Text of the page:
South Carolina workers' compensation

South Carolina Workers’ Compensation Benefits Claim Process

Every state has its own unique process in place for handling workers’ compensation claims. Anyone living in South Carolina who gets hurt or sick on the job should follow the steps below when filing a workers’ comp claim. You can also skim our chart showing the South Carolina workers’ compensation program statistics from 2011 to 2015 below.

How to File Your South Carolina Workers’ Compensation Claim

The South Carolina Workers’ Compensation Act provides coverage for all employers with four or more employees. The only policy exceptions are Federal, railroad/railway express, agricultural, casual and/or temporary and agricultural workers. (Certain real estate salespeople may also be exempt from coverage.) This law protects all parties in the event that someone develops an occupational illness or suffer a workplace injury. According to the South Carolina Workers’ Compensation Commission, here are the steps for filing your claim:

  1. Notify your supervisor as soon as possible that you’re injured or ill and request medical treatment, if needed. You may lose your right to claim benefits if you don’t report it within 90 days. However, the official statute of limitations for filing a South Carolina workers’ compensation claim is two years from the date of the incident.
  2. Your employer must then report your illness or injury to the Commission within 10 days. If your employer fails to do so, you may report your workplace injury or illness yourself using Form 50. You’ll also use this form to file a complaint if you believe your employer isn’t paying you the full workers’ comp benefits you’re rightfully owed.
  3. If your employer denies that your injury or illness is work-related, you have the right to appeal. However, you must appeal your employer’s denial within 14 days of the date you reported your illness or injury. To appeal, you must request a hearing before the commissioner using Form 50. You’ll also have to pay a $25 filing fee when you request your hearing.
  4. If your claim’s approved, your employer pays all medical bills and other expenses incurred as a result of your injury or illness. To qualify for lost wage payments, you must miss at least seven days of work. South Carolina workers’ compensation law states that benefits can be paid for a maximum of 500 weeks.

Since each South Carolina workers’ compensation claim is different, your own experience may vary. For more information, review the FAQs listed on the Commission’s website.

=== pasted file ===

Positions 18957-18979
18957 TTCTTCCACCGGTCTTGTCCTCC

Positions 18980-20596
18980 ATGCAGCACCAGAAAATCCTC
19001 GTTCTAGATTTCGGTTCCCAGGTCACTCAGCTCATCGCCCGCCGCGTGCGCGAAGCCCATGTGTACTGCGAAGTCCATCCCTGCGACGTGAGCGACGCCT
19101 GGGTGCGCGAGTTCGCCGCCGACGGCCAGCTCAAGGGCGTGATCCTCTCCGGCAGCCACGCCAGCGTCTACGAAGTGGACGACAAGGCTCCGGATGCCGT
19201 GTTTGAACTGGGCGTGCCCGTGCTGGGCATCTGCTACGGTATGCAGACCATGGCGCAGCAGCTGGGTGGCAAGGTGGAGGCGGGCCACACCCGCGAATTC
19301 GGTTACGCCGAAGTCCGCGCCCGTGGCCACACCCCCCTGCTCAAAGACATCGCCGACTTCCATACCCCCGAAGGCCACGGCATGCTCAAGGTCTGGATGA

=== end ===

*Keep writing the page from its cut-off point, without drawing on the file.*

South Carolina Workers’ Compensation Statistics

The Bureau of Labor Statistics (BLS) includes nearly every U.S. state and territory in its annual workers’ compensation statistical report. This yearly report shows the total workers’ compensation claims filed, how many employees changed jobs or missed work, and each job sector’s individual claims data. See how the South Carolina workers’ compensation claims changed from 2011 to 2015 in our chart below.

The biggest South Carolina workers’ compensation program changes occurred from 2011 to 2012. The total claims filed fell by 4,000, and 4,400 employees also called in sick or transferred jobs that year. The service industry’s biggest shift happened in 2015, when 2,900 fewer claims were filed than the previous year. Since numbers fell at a steady pace over this five-year period, it appears that the law is doing a good job of protecting injured or sick South Carolina workers.

How A South Carolina Workers’ Compensation Attorney Can Help You

Still have questions about your South Carolina workers’ compensation claim? You can meet with an experienced workers’ comp attorney near you and get free, personalized advice. Whether you just want someone who understands the system inside and out to review your claim paperwork or want legal representation to handle your appeal, we can help.

To find the closest South Carolina workers’ compensation attorney and schedule your free consultation, click the button below now.

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